Peace Index on the Korean Peninsula for 1979-2013 Based on Big Data: An Analysis of ROK-US Relations
Amid the various incidents continuously occurring between South Korea and the U.S., changes in the actors, policies and the environment of bilateral relations might be viewed as variables in the relationship or the result of other variables, thus requiring an objective analysis. In the absence of time series analysis, existing studies on the ROK-US relationship mainly apply analytical methods that focus on policies during certain time periods and/or incidents that are considered to have policy implications. It is admitted that the biggest obstacle to an objective analysis of bilateral relations between Korea and the U.S. is the lack of objective information. This study is one of the alternatives to overcome the information shortage found in research on ROK-US relations. It utilizes the GDELT data in big data form that has collected and analyzed various documents quoted by news reports related to ROK-US relations. This study aims to create a peace index for the Korean peninsula by using big data, to discuss the policy implications of major events that are meaningful to the ROK-US relationship using the index, and to suggest policy implications through a time series analysis.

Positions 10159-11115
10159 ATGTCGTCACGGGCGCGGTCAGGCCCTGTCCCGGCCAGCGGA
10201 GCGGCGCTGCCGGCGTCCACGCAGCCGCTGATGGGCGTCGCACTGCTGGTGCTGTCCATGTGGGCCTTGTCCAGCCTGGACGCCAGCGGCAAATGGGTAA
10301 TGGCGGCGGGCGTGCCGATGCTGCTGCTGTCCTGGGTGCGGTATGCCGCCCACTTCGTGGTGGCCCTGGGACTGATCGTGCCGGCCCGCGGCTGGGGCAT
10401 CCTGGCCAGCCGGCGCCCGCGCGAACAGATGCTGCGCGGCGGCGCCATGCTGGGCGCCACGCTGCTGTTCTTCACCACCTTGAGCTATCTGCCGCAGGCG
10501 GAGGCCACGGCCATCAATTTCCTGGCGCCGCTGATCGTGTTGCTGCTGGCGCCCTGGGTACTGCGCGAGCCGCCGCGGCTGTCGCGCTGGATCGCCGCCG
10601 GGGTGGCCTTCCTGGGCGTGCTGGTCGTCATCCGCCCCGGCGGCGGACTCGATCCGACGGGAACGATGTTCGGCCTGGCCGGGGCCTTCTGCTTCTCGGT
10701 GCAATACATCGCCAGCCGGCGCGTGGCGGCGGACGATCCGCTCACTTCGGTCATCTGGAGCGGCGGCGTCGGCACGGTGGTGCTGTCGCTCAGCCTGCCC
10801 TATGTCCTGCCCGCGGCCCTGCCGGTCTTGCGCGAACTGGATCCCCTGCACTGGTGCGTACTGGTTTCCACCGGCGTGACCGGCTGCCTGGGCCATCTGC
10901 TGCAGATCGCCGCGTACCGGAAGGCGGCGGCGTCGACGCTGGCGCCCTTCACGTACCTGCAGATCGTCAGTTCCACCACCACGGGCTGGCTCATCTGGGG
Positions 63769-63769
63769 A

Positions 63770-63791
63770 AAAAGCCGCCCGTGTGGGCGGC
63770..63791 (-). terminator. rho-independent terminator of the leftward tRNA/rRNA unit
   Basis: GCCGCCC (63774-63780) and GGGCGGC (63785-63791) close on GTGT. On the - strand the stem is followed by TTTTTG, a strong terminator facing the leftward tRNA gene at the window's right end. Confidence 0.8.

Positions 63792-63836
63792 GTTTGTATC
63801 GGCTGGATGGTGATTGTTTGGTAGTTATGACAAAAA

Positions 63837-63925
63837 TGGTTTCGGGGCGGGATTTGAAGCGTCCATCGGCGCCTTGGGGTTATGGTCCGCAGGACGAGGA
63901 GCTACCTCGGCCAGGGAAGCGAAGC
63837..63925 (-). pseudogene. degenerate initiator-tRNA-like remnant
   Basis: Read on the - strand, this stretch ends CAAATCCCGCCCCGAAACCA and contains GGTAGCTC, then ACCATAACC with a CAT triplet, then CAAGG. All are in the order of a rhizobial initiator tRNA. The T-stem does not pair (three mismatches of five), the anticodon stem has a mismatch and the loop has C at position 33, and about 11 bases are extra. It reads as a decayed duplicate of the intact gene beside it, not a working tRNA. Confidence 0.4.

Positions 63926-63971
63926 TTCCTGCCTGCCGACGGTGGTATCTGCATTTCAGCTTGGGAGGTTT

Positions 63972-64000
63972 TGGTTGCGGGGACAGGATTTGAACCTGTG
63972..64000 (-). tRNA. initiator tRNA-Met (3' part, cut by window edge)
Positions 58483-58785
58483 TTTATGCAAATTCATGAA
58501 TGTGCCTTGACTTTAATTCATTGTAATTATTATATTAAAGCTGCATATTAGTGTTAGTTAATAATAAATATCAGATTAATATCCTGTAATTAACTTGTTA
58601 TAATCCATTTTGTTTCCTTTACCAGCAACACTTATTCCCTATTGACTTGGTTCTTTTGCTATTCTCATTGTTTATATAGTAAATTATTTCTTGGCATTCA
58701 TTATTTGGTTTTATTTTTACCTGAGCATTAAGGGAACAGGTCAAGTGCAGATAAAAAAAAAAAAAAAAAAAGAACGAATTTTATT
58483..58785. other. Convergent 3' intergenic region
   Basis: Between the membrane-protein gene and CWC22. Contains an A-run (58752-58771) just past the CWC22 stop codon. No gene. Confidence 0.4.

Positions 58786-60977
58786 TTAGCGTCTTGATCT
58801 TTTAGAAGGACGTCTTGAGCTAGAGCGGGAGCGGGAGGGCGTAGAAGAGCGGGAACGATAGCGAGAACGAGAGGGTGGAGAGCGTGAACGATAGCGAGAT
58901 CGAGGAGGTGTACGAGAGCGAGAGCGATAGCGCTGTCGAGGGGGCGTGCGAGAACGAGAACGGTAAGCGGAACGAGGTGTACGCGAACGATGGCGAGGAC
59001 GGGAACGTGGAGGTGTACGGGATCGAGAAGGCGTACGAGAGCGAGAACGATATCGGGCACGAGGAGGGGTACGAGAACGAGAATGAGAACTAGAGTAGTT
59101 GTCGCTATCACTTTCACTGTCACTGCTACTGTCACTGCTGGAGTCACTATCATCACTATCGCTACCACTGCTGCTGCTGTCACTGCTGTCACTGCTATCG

Reflections on Inter-Regionalism and Development Strategy: Towards Inter-Regionalism beyond the Northeast Asian Community